Wednesday, 3 December 2014

Al Hayer desert November 22nd

On Saturday 22/11/14 I went back to the Al Hayer area I usually frequent but decided on this occasion to take a walk on the desert side of the river which is on the western side.  We arrived around 6am and I headed on the roadway up by the farmyard and immediately noticed the racket being generated by an unusual number of White Cheeked Bulbul.  They are not rare in the region by any means but I do not remember ever seeing this many congregating in the same area.  I decided to spend a little time and count them.  In the little stretch of reeds between the road and the field (about 150 meters) I counted 142 birds.

white-eared bulbul (Pycnonotus leucotis)

Among these, and an unusual visitor was a single White Spectacled Bulbul.  These are much more common in the south west and as far as I can remember it is only the second or third I have seen in the Riyadh area.

white spectacled bulbul (Pycnonotus erythropthalmos)

white spectacled bulbul (Pycnonotus erythropthalmos)

There were a number of Streaked Weavers about but nothing like the numbers I had seen earlier in the month.  This could, of course, be because they do not like this side of the river as there is little food on the desert side.
streaked weaver (Ploceus manyar)

As always there was a little contingent of Little Green Bee Eaters.  There is no shortage of bugs about at the moment so they are very active.

green bee-eater (Merops orientalis)
green bee-eater (Merops orientalis)

Further along in the river where it opens up a little breaking free of the strangling reeds there was a small number of Coots.  We get to see these here from time to time but its difficult to know how many there are as there could easily be many more in among the inaccessible area of the reeds. Today I spotted two.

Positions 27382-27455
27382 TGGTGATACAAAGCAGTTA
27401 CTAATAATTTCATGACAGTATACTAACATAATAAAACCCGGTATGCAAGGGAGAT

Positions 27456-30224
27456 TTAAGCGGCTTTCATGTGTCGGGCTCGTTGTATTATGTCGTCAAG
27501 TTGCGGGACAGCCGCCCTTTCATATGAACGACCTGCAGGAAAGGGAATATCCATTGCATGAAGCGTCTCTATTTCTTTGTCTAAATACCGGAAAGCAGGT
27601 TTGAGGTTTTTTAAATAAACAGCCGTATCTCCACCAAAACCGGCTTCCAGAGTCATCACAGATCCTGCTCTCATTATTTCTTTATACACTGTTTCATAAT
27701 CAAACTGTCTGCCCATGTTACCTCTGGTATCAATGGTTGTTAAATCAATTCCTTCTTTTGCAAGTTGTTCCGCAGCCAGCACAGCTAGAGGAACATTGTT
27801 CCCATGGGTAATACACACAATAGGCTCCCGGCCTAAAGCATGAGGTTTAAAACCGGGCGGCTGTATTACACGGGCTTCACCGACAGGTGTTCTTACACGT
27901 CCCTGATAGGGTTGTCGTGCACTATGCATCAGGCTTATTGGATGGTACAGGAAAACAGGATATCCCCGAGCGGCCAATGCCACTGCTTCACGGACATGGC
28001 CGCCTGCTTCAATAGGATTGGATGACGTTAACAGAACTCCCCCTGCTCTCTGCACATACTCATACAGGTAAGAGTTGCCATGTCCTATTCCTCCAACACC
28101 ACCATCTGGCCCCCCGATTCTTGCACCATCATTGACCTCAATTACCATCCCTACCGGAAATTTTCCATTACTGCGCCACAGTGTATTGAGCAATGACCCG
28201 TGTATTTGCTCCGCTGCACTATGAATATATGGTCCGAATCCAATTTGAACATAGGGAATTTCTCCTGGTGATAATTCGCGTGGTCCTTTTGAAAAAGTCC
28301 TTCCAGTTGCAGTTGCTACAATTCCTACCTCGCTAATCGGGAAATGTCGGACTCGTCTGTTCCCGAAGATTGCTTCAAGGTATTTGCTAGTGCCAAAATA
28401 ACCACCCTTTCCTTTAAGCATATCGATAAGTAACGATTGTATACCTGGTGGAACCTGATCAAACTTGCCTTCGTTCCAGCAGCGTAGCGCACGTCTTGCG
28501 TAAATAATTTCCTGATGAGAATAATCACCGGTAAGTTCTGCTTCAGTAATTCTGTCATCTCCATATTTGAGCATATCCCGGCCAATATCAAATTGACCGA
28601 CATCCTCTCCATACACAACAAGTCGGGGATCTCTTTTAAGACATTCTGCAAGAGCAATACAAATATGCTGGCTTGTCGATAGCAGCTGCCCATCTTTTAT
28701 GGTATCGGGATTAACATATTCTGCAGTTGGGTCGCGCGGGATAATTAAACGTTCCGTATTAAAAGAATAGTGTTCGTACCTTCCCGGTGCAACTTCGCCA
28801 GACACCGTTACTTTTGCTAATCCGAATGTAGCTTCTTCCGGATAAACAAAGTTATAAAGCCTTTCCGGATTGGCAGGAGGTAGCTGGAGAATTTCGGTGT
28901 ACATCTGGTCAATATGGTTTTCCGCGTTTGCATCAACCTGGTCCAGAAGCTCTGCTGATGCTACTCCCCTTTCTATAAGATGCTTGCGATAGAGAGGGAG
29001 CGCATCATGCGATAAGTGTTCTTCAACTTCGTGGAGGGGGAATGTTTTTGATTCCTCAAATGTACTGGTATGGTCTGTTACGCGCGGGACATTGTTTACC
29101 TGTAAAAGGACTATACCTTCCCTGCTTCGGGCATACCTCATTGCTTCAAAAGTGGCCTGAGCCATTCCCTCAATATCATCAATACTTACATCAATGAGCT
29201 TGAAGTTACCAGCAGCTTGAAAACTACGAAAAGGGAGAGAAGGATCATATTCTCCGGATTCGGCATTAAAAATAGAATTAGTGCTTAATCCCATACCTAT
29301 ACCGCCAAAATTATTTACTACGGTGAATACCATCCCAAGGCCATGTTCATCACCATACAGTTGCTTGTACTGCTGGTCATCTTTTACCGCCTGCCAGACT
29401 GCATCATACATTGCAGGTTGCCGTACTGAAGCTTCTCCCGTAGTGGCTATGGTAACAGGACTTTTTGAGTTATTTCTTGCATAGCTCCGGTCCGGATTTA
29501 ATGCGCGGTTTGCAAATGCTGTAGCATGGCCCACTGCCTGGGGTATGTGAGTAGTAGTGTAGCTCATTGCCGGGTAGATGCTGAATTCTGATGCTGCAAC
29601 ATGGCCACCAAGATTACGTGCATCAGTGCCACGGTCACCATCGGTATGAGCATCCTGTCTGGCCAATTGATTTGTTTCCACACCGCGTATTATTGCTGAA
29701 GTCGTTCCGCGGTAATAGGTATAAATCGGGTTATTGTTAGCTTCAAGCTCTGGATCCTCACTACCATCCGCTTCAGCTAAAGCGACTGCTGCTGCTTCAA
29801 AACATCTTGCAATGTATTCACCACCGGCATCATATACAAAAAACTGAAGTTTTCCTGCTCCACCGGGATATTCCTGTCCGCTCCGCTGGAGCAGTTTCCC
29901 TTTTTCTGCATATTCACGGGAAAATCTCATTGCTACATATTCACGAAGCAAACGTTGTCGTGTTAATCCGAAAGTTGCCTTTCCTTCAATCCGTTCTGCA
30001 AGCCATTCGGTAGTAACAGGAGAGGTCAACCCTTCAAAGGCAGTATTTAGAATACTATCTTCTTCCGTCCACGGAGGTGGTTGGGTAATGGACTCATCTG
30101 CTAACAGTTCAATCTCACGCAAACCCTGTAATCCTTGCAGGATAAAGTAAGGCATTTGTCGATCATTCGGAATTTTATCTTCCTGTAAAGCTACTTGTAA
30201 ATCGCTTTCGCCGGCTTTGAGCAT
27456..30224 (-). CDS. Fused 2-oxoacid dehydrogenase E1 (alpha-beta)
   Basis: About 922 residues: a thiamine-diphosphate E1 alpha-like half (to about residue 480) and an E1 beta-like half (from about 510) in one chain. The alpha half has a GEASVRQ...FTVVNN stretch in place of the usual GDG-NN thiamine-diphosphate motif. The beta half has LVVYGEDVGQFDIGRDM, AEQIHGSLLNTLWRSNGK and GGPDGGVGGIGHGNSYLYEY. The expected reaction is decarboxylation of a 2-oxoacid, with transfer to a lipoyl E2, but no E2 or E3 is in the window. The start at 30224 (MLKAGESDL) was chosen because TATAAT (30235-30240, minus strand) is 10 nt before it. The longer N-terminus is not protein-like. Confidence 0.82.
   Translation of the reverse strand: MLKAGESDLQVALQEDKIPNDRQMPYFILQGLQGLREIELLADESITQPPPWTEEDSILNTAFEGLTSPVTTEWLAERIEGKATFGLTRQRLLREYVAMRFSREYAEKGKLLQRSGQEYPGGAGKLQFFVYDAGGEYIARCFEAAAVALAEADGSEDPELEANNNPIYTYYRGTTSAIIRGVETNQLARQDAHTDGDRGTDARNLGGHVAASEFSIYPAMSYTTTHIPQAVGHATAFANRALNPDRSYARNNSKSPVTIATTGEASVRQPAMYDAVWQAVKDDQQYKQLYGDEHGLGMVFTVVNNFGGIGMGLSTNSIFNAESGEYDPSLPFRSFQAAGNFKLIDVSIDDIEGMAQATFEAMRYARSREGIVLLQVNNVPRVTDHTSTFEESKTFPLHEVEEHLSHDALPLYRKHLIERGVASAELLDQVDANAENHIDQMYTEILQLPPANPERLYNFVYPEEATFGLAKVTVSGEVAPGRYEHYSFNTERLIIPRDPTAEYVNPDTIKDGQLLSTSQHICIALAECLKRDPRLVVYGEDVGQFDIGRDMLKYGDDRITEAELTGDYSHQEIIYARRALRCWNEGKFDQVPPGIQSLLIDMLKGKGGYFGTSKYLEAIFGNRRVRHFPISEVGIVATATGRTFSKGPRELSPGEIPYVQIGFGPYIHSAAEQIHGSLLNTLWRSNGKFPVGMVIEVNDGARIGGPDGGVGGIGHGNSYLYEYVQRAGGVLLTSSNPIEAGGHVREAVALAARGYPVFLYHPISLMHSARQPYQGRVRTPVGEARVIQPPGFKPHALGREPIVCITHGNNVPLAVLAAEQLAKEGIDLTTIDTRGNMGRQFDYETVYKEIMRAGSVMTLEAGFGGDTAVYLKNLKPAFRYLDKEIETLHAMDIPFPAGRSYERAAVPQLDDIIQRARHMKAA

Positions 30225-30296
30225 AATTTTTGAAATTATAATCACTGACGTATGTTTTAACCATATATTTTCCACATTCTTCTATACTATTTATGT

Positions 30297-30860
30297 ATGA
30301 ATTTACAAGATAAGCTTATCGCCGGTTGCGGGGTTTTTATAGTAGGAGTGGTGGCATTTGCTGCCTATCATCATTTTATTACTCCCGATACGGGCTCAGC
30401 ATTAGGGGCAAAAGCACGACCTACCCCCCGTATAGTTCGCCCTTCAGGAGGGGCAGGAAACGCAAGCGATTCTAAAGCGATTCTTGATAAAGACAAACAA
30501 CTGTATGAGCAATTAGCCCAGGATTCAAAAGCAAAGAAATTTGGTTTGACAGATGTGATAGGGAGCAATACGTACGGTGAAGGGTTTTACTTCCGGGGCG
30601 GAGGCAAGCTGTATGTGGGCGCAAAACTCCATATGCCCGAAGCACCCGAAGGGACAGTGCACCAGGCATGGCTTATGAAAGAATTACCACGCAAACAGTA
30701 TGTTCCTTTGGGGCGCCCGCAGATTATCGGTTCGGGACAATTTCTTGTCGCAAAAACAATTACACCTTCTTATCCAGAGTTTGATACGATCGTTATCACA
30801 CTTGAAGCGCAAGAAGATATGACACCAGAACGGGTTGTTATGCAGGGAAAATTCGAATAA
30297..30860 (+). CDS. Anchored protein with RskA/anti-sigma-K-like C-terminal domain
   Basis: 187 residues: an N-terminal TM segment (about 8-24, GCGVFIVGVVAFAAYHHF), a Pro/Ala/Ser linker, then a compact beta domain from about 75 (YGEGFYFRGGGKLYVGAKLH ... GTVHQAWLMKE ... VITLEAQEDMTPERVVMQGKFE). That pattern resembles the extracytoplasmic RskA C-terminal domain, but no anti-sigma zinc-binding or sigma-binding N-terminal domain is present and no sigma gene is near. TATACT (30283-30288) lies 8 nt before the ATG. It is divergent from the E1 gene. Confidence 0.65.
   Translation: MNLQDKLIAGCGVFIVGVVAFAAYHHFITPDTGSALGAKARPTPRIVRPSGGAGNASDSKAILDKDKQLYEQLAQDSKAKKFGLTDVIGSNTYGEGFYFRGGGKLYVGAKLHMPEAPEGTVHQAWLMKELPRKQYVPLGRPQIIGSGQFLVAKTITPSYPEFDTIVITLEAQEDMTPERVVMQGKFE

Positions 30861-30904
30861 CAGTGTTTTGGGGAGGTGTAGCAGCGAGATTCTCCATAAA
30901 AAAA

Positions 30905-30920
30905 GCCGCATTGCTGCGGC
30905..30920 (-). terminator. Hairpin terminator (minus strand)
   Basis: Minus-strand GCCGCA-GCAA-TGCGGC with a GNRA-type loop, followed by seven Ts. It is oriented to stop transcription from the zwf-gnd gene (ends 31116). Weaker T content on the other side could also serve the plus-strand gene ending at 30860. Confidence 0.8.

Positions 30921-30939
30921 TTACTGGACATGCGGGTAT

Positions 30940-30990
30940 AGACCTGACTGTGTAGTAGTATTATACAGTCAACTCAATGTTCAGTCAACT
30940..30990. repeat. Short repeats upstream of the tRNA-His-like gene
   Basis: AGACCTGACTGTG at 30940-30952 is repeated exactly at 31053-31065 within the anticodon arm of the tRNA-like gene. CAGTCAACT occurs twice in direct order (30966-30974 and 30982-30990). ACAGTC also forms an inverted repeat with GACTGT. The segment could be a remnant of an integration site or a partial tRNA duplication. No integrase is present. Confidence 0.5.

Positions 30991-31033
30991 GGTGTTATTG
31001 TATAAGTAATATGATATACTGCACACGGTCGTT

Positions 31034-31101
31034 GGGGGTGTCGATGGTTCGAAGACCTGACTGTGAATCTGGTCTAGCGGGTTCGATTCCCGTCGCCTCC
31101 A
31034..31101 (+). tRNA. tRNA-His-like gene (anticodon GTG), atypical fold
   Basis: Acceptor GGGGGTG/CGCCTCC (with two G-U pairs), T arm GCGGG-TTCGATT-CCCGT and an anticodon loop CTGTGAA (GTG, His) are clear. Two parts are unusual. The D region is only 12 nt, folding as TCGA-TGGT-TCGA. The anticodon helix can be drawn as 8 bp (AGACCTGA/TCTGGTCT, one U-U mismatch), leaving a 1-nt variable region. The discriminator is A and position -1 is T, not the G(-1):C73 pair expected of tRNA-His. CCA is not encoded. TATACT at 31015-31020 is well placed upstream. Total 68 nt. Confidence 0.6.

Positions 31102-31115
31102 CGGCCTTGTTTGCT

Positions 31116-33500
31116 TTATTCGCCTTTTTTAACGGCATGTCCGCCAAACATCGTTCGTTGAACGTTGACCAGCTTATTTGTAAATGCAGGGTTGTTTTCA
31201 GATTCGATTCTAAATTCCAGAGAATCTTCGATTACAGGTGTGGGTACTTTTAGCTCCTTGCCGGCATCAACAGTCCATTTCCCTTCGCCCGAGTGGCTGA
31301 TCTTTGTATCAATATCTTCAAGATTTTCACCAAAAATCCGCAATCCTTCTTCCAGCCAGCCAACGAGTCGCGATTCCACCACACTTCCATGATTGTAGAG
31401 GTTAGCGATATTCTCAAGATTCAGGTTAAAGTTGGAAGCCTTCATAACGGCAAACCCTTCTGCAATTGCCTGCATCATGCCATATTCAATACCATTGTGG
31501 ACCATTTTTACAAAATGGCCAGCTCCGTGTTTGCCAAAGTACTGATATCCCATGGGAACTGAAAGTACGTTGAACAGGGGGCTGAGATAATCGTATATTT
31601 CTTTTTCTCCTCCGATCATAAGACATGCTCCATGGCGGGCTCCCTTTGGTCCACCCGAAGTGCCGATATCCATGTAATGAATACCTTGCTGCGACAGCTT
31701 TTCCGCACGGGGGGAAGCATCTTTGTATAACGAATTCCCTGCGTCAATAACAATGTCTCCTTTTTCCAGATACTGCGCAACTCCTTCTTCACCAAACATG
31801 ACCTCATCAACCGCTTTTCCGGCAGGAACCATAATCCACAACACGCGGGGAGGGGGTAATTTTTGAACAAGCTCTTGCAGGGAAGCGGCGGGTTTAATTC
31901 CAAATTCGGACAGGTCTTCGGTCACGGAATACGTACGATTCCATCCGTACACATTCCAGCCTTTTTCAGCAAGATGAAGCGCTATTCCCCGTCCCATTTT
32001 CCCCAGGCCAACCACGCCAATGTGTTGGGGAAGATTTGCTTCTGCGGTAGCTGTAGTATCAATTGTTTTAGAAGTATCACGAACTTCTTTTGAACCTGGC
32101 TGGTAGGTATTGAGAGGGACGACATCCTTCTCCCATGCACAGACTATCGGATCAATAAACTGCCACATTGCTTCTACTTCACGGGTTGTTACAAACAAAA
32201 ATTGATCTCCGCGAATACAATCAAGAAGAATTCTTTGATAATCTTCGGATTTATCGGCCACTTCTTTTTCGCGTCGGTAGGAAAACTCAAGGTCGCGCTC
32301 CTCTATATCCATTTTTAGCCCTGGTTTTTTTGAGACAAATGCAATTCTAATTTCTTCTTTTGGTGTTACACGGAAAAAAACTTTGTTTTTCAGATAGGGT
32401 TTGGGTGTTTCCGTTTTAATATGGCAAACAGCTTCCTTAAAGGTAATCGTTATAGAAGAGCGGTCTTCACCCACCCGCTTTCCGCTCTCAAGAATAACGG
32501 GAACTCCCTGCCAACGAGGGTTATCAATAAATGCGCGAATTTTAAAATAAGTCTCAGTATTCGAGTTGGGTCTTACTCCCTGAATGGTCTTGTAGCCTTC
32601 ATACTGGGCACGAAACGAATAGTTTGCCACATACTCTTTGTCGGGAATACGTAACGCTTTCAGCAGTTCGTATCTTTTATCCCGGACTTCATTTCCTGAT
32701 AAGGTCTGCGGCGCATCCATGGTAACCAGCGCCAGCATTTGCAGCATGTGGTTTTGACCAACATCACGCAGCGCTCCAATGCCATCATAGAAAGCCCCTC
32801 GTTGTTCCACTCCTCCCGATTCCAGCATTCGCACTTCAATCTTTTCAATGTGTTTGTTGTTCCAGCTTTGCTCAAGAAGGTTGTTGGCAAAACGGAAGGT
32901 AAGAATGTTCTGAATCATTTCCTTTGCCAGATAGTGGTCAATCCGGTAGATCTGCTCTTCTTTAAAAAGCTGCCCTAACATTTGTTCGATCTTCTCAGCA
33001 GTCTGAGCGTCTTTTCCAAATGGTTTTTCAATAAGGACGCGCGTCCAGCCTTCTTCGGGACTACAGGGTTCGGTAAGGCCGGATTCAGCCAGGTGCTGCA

Eurasian coot (Fulica atra)

Much more common in the area are the Moorhen which definitely breed in the area, on this side I only saw 5 but I know that there are a considerable number in the reeds and a small family which stays mostly on the opposite side of the river.

common moorhen (Gallinula chloropus)

There were not very many waders about on the river on this visit, in fact these two XXX are all I saw.  It may be that they were all on the other side. (need to check on these)

The resident Marsh Harriers were patrolling the reeds as usual, this one stopped for a break

Marsh harrier (Circus aeruginosus)
A couple of curious White Wagtails popped by to see what I was up to. they ran about a bit looking for bits on the ground before flying off again

white wagtail (Motacilla alba)

A single Turkestan Shrike sat for a while watching the goings on by the river

Turkestan Shrike (Lanius isabellinus phoenicuroides)

As did a few members of the dove family, the Feral Pigeon showing up in all its finery, its funny how we can overlook these really stunning birds just because they are so common.

Feral pigeons (Columba livia domestica),
And of course the Laughing dove, a regular around these parts, although in the context of this walk they are more correctly titled the Palm Dove as these ones spend most of their time feeding among the palm groves which were close by.
laughing dove (Stigmatopelia senegalensis)
Also seen but not photographed was a single Common Kingfisher, a Grey Heron and a Purple Heron.

Species List 
White Eared Bulbul
Turkestan Shrike
Spectacled Bulbul
Feral Pigeon
Little Green Bee Eater
Laughing Dove
Eurasian Coot
Grey Heron
Purple Heron
Marsh Harrier
 Streaked Weaver
White Wagtail

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